3.) Individually, explain when to use each tool. Show your child how a pointed spade is much more efficient at digging a deep hole than a flat-nosed spade. Perhaps allow your child to dig a small hole with each and see for herself. Demonstrate how scooping off the top of the dirt is more evenly accomplished with a flat-nosed spade. Show how a trowel can hack out a weed at a single, gratifying whack! Demonstrate how a rake can smooth out the ground for easy planting. After each demonstration, pause and allow your child to have a turn.

4.) Finally, allow your child to freely practice using his or her tools in your yard or garden after completing the lesson. Or, you may choose to accompany your child at a distance if you are not sure as to their proficiency with their tools yet. Step in to direct or assist your child when needed, but try to offer him space and autonomy whenever you can, even allowing a bit of struggle from time to time, and always allowing a degree of exploration and experimentation along the way (as long as it’s safe to do so 😆 ).


Knowing how to move dirt is a very basic gardening skill to teach a child. You may want to have your child assist you with a specific digging task, such as digging out a deep-bed, filling gardening containers, transplanting, or making a mound, mote, or berm. These are especially good next-level digging tasks for older kids.

1.) Start by simply allowing your child to practice scooping dirt and transferring it into a bucket. A young child would use their small spade, and an older child may have a go with the shovel. Help as needed. And don’t forget to breathe. Work alongside your child and try to interfere as little as possible.

2.) Once a bucket is filled (and this may take some time), your child can “help” you move it to where it needs to go, or you may allow your older child to attempt carrying perhaps a half-gallon bucket.

3.) Next comes the satisfying task of emptying the bucket where dirt was needed and using tools, or the ever-versatile hands, to give it a good smooth out! Kids who really love to get their hands dirty will LOVE this task. Show your child how to (either independently or helping you) hold the bucket handle with one hand, position themselves directly over their target, and then carefully tilt the bucket over with their other hand. Sloosh!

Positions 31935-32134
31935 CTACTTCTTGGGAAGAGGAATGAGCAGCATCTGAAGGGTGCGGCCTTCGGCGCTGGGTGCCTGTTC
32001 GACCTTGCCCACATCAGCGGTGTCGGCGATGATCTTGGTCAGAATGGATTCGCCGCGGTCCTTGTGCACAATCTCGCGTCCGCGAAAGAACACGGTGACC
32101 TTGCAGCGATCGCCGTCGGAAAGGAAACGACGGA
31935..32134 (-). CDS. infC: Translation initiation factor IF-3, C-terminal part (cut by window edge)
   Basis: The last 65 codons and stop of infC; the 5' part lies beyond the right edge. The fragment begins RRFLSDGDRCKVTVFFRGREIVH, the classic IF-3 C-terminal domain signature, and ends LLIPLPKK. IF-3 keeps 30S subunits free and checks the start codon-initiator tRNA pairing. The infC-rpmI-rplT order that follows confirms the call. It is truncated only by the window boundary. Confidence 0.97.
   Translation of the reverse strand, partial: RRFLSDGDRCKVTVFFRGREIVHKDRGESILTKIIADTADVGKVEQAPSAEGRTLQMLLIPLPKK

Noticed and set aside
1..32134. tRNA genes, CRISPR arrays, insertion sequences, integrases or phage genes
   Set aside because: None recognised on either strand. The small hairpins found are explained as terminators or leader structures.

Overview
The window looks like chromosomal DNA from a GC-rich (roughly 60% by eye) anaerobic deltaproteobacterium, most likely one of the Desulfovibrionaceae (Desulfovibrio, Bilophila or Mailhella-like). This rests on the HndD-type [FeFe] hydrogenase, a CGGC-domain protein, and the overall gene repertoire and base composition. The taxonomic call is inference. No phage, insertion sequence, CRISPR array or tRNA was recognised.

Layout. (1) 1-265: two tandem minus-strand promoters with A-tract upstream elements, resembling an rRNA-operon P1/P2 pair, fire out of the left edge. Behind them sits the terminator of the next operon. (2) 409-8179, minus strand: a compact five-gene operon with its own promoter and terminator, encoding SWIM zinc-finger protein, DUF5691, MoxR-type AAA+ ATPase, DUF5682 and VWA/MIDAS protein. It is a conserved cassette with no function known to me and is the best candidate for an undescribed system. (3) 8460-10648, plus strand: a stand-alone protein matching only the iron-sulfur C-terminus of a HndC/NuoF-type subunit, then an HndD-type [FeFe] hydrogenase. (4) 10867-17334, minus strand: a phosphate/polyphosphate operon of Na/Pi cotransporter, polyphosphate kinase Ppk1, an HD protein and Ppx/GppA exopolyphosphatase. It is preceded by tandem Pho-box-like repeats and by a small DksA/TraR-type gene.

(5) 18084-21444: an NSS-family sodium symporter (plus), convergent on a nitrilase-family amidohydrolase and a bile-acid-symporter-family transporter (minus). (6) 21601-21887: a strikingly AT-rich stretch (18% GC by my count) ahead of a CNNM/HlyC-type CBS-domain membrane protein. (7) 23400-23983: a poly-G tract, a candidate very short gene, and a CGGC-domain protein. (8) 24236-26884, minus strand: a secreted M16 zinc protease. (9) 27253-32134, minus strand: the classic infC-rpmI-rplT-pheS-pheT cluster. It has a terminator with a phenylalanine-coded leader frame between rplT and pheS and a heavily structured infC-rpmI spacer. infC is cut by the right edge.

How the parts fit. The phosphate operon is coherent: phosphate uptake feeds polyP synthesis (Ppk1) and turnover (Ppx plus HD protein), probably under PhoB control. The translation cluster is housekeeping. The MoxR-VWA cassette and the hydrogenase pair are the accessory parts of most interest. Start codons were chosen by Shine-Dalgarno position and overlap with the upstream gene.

4.) Moving rocks may also be an applicable skill in your family garden. Simply show your child how to gather the stones in a small bucket or pail and transfer them. We spent hours upon hours doing this with our kids this spring. Even our two-year-old gathered a pretty hefty share of rocks over the course of a couple weeks. As for myself, I really don’t care to ever move another rock ever again. I don’t even really want to look at another rock ever again.

In the end, it really doesn’t so much matter what they are digging for, it just matters that your child is given ample time to practice the skill of using a shovel or spade, ideally until his or her strength, and/or will gives out.

BONUS activity (just for fun!): DIG FOR WORMS!

Digging for worms is a great interest-directed way for a child to practice newly learned skills with his or her spade. Explain or remind your child that worms are essential for our soil, and then enlist his or her help to gather worms to move to the garden beds and containers. This is also a great activity to direct kids to while you are working in the garden and they have lost interest in whatever task they have previously been doing. In other words, an activity to keep them busy. Our son dug worms for days this past spring while my husband and I moved . . . . ugg . . . those rocks. Thankfully, our kids love “helping the plants to grow better” by furnishing the soil with lots of wiggly worms. Our son informs me often that a plant is looking “so much healthier” in our garden since he dug worms for it 😆 ! I’m sure it’s just his imagination . . . but then again, maybe he is simply more perceptive than I.

Tune in tomorrow for Day Two of Gardening Week: 😋HUNGRY DIRT!

Thanks so much for reading!

Love, ~Our Holistic Homeschool~